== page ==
I’ve finished with my first semester of medical school.  Many of my peers have been posting pictures on social media with captions that wittingly – or unwittingly – claim they are now 1/8 doctors.  It seems bizarre that in only 7 more semesters I will have MD after my name.  While I have learned more than I ever could have imagined in this one semester of school, having the knowledge to be considered a fully-fledged doctor still feels distant, and at times a bit unreachable.

This semester has lived up to many of my expectations of medical school, and yet there have been challenges that I never anticipated.  Going into medical school I knew that it would be hard, that the hours of studying would be long and that the sheer volume of material I would be expected to know would be enormous.  I thought that a balance between work and play would be difficult, that my hobbies would need to take a back seat to my studying.  All this has proven to be true, although it hasn’t been nearly as difficult as I expected it to be.

What I did not anticipate from medical school however, is the constant rising of emotions.  Emotions that leave me fragile and vulnerable and at times have washed over me so unexpectedly and without warning that I find myself on the verge of tears in the middle of lecture.  Many times I am unsure of what has brought these emotions on and yet, other times I find myself thinking of my sister and her cancer and that year she spent in and out of the hospital.

I’m surprised that thinking about it now suddenly feels difficult.   I will be in the car, coming home from school when a whir of old memories stir in my head.  My cheeks become flushed and my stomach feels heavy.  I have the sudden desire to burst into tears, and find myself thinking of curling up in bed, a blanket pulled tight around me as my chest heaves up and down, forcing air into my lungs between the cries.  I haven’t thought about my sister’s cancer like this since I was in high school.  Of course I’ve thought of that time in our family’s life often, but it has never made my knees buckle or my stomach shake like it has this year.


*          *          *          *

“Have you ever been to Children’s before?” the second year student asks me and two other first years when we arrive for the craft in the middle of the high ceilinged lobby.

I nod yes.  “I worked here last year,” I tell her.  I fail to add that my sister’s doctors are here, that she was treated in the old hospital, that in many ways I grew up within those walls.

The other girls say they’ve only been to the hospital once before.  “On the tour they gave on interview day,” one explains.  She tosses her hair behind her shoulder.  “It seems like a really fun, nice hospital, though.”

I am acutely aware of how different my experience is from theirs.  It is almost unbelievable to me that two girls from Colorado have only been in this hospital in the most superficial manner possible.

As kids begin to wander over to our craft table I am self-conscious of my own connection to them.  It is just before Thanksgiving and I pick my words carefully as they sit down and begin to assemble the pre-cut out shapes to make a pumpkin teddy bear.  Don’t ask what they’re doing for Thanksgiving, I warn myself.  You wouldn’t have wanted to be reminded then, either.  When Caitlin had to stay in the hospital for Thanksgiving, I had been devastated.  Any of my friends who were so bold as to bring it up or even to suggest that eating Thanksgiving dinner crammed into a small hospital room wouldn’t be too bad, were met with snide comments and sharp, shooting eyes.  I don’t want to be that person now.  I am aware that my classmates, sitting right next to me, might not even realize the power of such a simple question.  Surely my classmates back then hadn’t realized the sting I felt when they so casually told me that Thanksgiving in the hospital wouldn’t be horrible.  “At least you’ll be with family,” one of them had said.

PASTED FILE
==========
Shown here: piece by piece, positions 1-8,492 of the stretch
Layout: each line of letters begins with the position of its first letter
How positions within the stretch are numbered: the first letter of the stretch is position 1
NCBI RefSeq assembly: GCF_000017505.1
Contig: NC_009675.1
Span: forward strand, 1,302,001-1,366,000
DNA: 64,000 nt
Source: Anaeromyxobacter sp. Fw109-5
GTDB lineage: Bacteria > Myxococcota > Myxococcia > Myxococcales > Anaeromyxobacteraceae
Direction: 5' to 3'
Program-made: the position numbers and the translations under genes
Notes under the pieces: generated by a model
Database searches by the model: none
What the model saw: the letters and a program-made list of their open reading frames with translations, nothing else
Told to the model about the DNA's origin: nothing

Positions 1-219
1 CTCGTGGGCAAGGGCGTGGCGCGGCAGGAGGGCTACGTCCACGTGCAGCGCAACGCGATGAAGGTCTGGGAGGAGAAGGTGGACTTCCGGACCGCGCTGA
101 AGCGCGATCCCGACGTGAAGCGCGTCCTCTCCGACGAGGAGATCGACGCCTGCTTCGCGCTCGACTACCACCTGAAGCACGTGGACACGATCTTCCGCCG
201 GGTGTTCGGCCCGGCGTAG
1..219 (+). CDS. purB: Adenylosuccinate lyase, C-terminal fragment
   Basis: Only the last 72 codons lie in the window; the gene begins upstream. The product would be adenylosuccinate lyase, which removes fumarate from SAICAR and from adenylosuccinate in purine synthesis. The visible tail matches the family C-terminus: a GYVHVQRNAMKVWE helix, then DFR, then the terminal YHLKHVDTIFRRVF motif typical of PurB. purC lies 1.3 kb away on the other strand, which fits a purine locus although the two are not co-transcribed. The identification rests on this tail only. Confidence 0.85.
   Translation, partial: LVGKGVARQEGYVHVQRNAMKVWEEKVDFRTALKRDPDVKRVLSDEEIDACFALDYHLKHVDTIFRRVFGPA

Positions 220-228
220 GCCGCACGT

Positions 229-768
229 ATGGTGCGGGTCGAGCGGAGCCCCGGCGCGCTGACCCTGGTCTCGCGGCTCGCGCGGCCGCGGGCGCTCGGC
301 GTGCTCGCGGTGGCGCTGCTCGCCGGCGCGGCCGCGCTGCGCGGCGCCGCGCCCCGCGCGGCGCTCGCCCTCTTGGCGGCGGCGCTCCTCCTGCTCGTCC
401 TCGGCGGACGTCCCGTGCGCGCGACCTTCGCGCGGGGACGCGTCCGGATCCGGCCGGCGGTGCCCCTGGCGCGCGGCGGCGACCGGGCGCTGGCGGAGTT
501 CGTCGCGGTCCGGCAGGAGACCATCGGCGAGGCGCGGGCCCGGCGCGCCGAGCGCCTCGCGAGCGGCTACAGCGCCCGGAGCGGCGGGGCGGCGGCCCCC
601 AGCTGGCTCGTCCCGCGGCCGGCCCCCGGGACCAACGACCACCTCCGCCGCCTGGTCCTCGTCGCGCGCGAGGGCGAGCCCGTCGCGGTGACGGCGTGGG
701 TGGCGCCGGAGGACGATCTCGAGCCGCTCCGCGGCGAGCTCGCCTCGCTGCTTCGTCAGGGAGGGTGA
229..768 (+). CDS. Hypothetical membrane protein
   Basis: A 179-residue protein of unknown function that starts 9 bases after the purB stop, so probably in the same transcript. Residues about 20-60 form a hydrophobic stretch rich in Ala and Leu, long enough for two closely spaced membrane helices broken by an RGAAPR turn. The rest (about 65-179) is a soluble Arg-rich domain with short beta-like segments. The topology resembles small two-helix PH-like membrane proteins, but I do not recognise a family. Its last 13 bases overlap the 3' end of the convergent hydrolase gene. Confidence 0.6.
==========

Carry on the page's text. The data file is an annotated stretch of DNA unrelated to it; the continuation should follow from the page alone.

I cringe now with the memory.  I want to reach across the table and tell the families that I understand what they are going through, but that feels insensitive too.


*          *          *          *


I ask two friends to study with me at Children’s one afternoon when I find the library too stifling to bear.  “I need somewhere colorful and at least a little removed from campus,” I tell them. They oblige me.  The three of us sit with laptops open and notes splayed across three tables in the cafeteria as the lunch hour dwindles and the crowds have long since dissipated.

When we go to leave, we go through the main lobby.  I point out the pinball machine, asking if they’ve ever seen it before.  They both shake their heads no.  “Oh, then we have to stop and look at it for a minute,” I say.

The three of us walk around the large, square, glass case watching as the balls race along the metal tracks. They are carried by a rotating conveyor belt to the top of the case, where they are released along the track.  A red moving scale with a dog attached moves back and forth.  The ball moves in either one of two directions depending on the way the scale tips.  We follow the tracks, watching as the balls bounce down a series of stairs that are cowbells.  On another part of the track a ball drops from a height of two feet, bouncing off a black, rubber pad into the mouth of a metal cat.  There is a caterpillar that fills up with four or five balls before releasing them all into a circular cage where they are pushed into two holes by a gorilla and his rotating arms.

I want to tell my friends why these metal tracks are so familiar to me, but I hesitate.  Instead I say: “It’s seems so much smaller here than it did in the old hospital.”  And later: “I wonder how old this thing is.”  I know it has to be at least 14 years old since I was twelve when I first found comfort in it.